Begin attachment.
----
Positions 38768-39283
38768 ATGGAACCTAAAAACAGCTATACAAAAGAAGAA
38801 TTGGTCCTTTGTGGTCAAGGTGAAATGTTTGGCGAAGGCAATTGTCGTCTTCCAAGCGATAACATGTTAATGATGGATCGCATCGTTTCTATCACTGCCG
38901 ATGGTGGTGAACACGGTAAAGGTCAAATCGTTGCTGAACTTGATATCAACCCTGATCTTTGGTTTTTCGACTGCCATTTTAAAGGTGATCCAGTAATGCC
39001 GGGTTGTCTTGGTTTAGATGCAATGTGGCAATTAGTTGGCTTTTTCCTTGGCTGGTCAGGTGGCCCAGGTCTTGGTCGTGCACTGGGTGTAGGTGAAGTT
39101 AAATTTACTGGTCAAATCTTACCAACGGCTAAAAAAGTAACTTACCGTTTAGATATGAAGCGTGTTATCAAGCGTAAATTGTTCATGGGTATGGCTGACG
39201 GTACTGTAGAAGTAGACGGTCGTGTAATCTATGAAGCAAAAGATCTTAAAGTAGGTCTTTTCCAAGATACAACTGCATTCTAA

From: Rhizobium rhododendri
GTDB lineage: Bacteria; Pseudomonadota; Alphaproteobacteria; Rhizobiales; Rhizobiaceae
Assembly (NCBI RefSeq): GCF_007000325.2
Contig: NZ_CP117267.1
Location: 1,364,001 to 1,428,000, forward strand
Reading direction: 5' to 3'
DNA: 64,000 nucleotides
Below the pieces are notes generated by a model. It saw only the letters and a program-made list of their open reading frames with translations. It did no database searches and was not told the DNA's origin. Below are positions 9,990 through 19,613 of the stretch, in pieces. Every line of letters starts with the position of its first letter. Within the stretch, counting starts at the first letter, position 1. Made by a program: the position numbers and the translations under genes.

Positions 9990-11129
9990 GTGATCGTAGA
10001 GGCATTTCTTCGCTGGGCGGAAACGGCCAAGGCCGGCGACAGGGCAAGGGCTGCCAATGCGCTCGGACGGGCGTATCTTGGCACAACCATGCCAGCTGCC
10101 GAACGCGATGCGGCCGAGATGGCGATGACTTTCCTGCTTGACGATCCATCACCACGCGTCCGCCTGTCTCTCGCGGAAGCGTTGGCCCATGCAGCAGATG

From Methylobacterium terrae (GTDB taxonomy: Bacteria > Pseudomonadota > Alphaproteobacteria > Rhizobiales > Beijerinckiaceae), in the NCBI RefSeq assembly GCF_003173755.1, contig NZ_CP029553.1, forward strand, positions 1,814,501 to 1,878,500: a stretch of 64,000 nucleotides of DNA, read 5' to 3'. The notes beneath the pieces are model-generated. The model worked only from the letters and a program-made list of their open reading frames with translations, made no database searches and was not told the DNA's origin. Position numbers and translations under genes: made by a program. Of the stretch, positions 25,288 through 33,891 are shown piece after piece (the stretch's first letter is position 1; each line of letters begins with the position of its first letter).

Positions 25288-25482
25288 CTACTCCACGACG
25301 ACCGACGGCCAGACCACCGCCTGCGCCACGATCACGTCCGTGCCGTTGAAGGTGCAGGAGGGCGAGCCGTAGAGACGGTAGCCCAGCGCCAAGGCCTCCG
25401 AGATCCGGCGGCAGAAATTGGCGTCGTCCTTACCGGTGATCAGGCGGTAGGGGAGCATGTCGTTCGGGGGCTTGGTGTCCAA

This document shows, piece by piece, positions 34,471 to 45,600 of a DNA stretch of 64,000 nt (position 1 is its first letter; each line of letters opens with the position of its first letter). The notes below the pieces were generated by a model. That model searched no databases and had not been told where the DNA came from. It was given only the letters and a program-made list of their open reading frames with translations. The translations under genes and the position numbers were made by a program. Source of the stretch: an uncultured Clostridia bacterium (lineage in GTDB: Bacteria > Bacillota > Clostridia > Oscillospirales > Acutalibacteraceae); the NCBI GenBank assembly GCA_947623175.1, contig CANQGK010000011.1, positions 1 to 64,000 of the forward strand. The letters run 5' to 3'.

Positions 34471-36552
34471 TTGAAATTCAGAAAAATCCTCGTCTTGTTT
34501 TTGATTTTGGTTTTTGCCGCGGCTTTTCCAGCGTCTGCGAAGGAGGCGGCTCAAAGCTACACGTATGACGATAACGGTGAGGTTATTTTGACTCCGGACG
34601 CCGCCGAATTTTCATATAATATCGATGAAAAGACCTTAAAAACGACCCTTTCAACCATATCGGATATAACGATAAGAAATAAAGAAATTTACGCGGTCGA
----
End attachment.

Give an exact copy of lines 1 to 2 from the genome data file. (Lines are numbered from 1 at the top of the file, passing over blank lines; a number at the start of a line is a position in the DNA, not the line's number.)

Positions 38768-39283
38768 ATGGAACCTAAAAACAGCTATACAAAAGAAGAA